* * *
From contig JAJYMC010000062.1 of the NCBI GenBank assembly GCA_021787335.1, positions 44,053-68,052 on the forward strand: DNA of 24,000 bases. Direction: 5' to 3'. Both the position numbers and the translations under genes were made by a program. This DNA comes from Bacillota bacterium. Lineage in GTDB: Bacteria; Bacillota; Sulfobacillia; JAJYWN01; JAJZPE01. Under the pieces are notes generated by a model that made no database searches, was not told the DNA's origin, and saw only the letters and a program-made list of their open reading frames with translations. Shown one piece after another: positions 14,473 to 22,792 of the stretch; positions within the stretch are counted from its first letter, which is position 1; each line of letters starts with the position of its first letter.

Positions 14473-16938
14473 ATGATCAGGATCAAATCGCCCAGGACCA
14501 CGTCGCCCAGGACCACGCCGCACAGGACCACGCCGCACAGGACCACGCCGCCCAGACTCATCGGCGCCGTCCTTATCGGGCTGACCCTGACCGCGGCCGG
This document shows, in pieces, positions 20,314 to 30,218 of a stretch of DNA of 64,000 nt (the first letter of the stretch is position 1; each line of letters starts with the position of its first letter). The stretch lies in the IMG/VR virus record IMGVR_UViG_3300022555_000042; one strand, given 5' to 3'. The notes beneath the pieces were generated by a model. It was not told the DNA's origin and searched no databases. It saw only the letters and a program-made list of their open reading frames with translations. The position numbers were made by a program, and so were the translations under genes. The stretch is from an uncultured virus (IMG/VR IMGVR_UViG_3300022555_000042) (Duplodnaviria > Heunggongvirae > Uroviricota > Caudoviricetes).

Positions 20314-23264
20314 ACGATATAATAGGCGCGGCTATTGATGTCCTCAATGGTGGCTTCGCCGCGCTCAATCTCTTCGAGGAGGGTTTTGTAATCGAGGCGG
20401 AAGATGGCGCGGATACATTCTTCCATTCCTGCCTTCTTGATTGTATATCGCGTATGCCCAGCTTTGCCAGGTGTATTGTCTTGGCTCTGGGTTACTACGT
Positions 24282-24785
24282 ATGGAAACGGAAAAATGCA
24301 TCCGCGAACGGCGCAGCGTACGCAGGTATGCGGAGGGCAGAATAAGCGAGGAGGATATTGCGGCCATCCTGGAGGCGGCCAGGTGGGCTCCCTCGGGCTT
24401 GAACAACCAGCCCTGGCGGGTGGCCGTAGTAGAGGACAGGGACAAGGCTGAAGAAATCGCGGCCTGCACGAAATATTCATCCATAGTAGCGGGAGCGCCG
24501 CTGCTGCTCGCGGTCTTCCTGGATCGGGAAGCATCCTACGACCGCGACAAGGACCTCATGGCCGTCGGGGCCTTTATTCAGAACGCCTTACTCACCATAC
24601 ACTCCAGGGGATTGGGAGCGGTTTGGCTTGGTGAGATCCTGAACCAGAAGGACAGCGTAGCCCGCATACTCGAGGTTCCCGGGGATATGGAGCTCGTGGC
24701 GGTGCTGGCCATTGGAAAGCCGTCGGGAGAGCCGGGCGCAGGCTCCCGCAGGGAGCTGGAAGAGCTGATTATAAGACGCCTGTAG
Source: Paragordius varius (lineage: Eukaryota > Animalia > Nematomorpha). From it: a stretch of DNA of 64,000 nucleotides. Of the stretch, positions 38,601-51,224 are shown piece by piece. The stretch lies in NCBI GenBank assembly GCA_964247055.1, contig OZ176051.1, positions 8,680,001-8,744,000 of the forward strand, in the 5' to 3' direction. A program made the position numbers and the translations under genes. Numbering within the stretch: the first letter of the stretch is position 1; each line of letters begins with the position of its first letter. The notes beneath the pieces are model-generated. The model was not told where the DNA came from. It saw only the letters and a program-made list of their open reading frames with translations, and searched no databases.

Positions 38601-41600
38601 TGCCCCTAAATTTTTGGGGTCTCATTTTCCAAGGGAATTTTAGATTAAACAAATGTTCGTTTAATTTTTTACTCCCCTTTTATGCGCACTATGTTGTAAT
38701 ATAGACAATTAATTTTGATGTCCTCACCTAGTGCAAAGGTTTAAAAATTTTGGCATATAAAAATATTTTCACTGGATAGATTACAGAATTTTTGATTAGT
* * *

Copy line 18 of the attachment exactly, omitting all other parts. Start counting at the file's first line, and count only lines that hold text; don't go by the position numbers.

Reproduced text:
38601 TGCCCCTAAATTTTTGGGGTCTCATTTTCCAAGGGAATTTTAGATTAAACAAATGTTCGTTTAATTTTTTACTCCCCTTTTATGCGCACTATGTTGTAAT